“Emu in the Sky”

Short Cuts, BBC Radio 4

Featuring Krystal De Napoli.

Co-produced by Michelle Macklem, Krystal De Napoli and Zoe Tennant
Edited by Eleanor McDowall

“What if I were to tell you that a brief glance at a single constellation in the sky can tell you about current local animal behaviour, seasonal change, the availability of food sources, and impending weather patterns?” - Krystal De Napoli, Gomeroi woman and astrophysics student in Naarm, Australia. 

In Indigenous Astronomy there are oral traditions that tell stories about the stars, ones that contain deep scientific knowledge about the earth  -- where asteroids hit, the solstices, hunting seasons -- and this is one of the things that establishes the Aboriginal and Torres Strait Islander astronomers as the world's first astronomers. But documentation from early anthropologists got chucked into boxes and tucked away into random libraries and much of it hasn’t been touched, until Krystal De Napoli and her colleagues came along.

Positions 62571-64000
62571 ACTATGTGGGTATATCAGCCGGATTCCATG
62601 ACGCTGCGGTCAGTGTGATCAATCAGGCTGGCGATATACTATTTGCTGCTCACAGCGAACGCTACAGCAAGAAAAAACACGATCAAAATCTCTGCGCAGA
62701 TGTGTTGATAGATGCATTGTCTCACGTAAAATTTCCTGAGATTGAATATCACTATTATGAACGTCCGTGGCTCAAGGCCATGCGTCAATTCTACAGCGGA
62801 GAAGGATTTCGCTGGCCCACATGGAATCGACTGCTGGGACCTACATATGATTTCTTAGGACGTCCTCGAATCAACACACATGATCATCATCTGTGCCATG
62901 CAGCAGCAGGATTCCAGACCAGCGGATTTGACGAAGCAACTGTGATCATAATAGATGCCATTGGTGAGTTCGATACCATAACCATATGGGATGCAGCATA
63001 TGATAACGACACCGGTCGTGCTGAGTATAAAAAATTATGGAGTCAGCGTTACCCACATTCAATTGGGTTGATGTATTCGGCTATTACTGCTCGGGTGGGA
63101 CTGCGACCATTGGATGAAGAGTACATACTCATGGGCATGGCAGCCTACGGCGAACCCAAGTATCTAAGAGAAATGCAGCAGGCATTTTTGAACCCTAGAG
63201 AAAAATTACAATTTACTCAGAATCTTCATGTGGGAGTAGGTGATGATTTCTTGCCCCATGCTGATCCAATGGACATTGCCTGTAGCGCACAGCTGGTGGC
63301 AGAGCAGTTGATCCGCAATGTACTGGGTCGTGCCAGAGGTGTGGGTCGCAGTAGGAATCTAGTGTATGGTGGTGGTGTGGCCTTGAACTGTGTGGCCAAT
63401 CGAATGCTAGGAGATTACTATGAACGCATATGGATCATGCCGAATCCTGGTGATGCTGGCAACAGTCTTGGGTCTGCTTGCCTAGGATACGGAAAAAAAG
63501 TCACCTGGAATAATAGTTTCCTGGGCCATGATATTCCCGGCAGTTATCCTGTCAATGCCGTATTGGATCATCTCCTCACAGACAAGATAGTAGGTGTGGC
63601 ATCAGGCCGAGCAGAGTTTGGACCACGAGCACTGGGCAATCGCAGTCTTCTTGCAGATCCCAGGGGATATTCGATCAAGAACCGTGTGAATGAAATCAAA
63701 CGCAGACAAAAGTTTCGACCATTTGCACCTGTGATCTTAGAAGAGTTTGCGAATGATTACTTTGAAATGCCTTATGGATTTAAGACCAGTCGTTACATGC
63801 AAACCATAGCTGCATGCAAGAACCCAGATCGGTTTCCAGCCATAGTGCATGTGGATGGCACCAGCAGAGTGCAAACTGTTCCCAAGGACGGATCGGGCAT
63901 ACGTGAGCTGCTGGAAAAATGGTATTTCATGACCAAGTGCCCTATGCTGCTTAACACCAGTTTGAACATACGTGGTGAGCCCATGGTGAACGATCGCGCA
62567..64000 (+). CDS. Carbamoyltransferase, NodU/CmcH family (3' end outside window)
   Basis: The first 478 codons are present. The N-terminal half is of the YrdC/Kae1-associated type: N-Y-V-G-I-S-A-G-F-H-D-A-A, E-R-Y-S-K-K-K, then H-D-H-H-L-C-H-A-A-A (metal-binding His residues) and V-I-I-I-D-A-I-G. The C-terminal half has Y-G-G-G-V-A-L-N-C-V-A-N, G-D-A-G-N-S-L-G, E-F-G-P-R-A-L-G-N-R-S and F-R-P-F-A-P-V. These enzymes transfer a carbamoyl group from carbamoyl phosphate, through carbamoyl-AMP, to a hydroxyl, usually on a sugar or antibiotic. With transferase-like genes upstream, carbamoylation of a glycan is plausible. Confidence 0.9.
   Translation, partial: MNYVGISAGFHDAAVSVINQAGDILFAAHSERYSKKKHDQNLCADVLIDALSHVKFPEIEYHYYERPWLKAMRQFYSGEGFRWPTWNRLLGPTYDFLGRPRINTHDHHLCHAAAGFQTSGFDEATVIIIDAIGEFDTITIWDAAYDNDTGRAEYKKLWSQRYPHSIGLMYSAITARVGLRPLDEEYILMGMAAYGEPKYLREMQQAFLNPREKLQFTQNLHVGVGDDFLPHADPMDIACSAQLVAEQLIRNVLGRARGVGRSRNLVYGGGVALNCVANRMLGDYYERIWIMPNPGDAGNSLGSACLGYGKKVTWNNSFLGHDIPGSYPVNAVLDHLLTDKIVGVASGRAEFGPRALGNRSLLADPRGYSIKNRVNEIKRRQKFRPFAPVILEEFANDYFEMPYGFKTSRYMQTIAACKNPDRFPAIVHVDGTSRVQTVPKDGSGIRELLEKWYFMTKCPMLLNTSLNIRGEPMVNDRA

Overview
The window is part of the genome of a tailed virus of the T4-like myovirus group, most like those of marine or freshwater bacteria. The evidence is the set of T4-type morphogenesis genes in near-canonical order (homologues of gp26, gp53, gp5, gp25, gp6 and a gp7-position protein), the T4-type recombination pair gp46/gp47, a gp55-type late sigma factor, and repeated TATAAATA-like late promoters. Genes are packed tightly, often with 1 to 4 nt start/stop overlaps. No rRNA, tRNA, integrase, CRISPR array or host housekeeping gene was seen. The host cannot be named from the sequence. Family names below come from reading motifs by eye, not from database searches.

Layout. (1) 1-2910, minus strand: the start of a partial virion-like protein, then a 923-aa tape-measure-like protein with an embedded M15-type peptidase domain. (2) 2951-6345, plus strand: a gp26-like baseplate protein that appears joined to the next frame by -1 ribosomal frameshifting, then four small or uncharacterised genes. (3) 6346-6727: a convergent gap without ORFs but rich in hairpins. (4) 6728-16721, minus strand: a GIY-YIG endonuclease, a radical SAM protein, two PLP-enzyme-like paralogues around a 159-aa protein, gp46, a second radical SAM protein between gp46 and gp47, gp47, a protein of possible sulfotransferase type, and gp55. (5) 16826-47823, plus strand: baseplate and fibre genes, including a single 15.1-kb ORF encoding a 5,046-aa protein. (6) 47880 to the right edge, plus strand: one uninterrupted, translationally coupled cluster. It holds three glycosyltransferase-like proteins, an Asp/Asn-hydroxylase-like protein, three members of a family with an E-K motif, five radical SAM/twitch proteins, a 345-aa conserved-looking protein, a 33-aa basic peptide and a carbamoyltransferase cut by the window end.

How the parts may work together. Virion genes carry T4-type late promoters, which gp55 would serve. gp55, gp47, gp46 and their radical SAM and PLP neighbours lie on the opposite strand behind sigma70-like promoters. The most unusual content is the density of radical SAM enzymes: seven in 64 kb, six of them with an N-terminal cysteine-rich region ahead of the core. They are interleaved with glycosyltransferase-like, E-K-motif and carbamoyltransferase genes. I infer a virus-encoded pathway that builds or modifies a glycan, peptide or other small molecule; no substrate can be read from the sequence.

The Emu in the Sky is one of these constellations. For the Gomeroi, the celestial Emu represents different things at different times of the year. The Emu first becomes visible in March. When it is fully visible in the Milky Way, during April and May, it takes the form of a running emu, a female chasing the males during mating season. Because emus begin laying their eggs at this time, the appearance of the celestial Emu is a reminder that these eggs are available for collection. Held within these stories is nurture, knowledge and survival for the Gomeroi. 

As a young girl, growing up in a rural town with dark skies, Krystal’s mom often pointed out constellations to her. The more she studies astronomy, the more questions Krystal has about the stars and the sky and the universe. “I still look up, and I have so many questions.” 

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© Michelle Macklem 2024